Historically, the very first crypto wallet in existence was that of the developer and founder of Bitcoin himself, Satoshi Nakamoto. The second wallet made was owned by Hal Finney. Corresponding together, Satoshi Nakamoto is said to have sent him 10 bitcoins to run a test. This was the first cryptocurrency exchange to run between two wallets!
What exactly are crypto wallets?
A “crypto wallet” for “cryptocurrency wallet” allows you to receive, send and most importantly keep your cryptocurrencies. So just as dollars or euros can be put in a physical wallet or in an online account, it is the same with bitcoins, ethereums and other altcoins in a secure wallet.
In fact, instead of holding onto these physical elements, the wallet stores the access keys you use to sign your cryptocurrency transactions and provides the interface through which you can access your crypto.
How do you distinguish the different types of crypto wallets?
In crypto terminology, a distinction must be made between two main families of wallets:
- the “Hot Wallet” includes private key hot storage solutions. We mainly focus here on software portfolios (extensions, browsers, etc.). Necessarily connected to the Internet, it presents a certain vulnerability to hackers.
- the “Cold Wallet” corresponds to cold storage of private keys through hardware wallets and paper wallets. There is no internet connection, making it the ideal solution for securing your crypto assets. Therefore, it is quite possible to safely leave large sums of money there.
Within these categories, there are different types of storage wallets that meet very different security and accessibility needs.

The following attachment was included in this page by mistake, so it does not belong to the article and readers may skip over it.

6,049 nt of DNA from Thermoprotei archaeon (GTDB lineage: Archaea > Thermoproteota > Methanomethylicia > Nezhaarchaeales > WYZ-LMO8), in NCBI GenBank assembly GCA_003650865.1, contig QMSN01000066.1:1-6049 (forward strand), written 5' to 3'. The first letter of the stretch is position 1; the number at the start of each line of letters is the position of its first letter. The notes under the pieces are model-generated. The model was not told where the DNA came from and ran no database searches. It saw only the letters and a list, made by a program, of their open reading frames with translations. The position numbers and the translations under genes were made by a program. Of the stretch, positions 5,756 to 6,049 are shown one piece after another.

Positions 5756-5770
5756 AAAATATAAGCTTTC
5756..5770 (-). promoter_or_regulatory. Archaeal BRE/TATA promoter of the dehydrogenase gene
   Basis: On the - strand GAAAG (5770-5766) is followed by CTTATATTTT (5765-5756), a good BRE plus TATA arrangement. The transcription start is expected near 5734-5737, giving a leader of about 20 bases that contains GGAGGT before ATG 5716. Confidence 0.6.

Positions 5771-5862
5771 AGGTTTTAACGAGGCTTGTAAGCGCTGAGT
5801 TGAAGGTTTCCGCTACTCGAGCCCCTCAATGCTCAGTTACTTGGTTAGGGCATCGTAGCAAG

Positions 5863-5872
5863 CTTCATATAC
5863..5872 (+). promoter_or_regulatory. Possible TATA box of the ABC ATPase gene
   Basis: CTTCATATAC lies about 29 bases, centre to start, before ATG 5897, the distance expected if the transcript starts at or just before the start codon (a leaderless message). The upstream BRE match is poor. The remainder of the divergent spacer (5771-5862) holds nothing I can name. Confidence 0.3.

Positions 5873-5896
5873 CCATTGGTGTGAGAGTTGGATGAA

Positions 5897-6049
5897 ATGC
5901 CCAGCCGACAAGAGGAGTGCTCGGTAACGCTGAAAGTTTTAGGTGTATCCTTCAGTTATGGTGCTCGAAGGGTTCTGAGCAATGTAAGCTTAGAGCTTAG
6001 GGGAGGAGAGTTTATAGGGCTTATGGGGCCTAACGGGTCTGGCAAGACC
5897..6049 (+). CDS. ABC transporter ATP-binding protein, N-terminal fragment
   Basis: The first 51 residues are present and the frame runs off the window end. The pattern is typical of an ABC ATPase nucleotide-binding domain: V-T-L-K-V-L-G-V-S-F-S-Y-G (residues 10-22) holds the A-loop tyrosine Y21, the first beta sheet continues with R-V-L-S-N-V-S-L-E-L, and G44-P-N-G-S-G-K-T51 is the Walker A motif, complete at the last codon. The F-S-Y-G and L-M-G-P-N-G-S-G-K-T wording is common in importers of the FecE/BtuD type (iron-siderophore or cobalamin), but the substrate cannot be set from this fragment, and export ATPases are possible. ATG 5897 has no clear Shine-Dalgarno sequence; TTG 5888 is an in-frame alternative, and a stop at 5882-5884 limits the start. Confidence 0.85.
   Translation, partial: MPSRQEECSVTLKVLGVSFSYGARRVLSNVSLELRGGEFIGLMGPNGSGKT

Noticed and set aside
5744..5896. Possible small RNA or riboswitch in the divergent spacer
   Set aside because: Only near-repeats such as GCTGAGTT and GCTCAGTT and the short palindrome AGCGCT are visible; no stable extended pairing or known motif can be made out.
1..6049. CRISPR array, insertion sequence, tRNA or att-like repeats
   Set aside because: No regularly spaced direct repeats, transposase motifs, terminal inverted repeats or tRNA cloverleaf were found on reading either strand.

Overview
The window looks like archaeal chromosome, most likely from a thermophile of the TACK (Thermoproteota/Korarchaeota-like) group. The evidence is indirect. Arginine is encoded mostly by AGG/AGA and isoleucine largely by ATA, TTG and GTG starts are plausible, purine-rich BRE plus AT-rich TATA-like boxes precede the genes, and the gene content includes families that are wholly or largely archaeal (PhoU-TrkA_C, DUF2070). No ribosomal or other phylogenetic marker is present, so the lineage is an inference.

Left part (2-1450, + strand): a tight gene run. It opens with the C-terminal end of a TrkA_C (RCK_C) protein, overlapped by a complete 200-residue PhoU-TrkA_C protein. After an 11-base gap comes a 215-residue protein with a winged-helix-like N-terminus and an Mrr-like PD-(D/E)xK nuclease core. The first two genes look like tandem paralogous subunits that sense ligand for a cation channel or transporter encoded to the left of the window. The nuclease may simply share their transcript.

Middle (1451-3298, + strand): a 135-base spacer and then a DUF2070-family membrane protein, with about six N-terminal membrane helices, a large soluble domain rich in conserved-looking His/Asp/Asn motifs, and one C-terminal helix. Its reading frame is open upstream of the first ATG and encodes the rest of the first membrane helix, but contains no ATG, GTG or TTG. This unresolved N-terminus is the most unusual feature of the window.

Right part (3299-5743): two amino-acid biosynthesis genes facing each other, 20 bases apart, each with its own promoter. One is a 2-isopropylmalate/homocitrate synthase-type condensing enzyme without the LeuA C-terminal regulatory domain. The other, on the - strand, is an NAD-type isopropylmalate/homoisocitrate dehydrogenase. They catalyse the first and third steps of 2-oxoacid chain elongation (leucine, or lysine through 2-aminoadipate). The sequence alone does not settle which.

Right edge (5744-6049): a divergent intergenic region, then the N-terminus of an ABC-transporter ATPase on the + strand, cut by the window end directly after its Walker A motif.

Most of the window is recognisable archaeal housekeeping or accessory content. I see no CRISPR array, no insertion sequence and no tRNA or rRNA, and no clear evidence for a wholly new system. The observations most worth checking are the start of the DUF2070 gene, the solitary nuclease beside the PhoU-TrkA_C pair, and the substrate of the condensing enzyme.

- the “Web Wallet” is directly accessible via a web browser. One of the references in this area remains the site “www.blockchain.com“. This type of wallet offers increased accessibility, but a very high risk of hacking and misappropriation of funds.
- the “Mobile Wallet” can be reached by mobile phone. This is an application to manage your crypto wallet.
- the “Desktop Wallet” is the equivalent of the “Mobile Wallet”, but on a computer. An application must be downloaded to access the wallet. It can also be a web extension, of which Metamask is the best known.
- the “Hardware Wallet” is an object, often in the form of a USB stick (such as Ledger), that allows you to keep the contents of your portfolio “offline” at all times. Very good way to prevent piracy… as long as you don’t lose it.
- the “paper wallet” is a kind of paper certificate (QR code). This can limit the essential functionality of a crypto wallet such as transacting, but in exchange for almost inviolable security.
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The pros and cons of these wallets
These may vary depending on the shape of the wallet. But we can generalize on the following points:
- Secure storage possible of a large number of cryptocurrencies.
- Prevent exchange hacking, data theft or embezzlement found in emails or links in social network posts.
On the other hand, we can point out:
- The initial cost of these digital wallet solutions. Either by buying a key or by billing through web providers or exchanges.
- The risk of loss, theft or destruction of materials.
- Solution not optimal for traders who intervene regularly and trade daily on cryptocurrencies.
Conclusion: are crypto wallets essential?
Without being essential, each type of crypto wallet has its own characteristics and usability† By better understanding all of these categories, investors can determine which one best suits their needs.
As always, to avoid putting all your eggs in one basket, it is highly recommended to diversify crypto wallets to protect against damages that can be very expensive.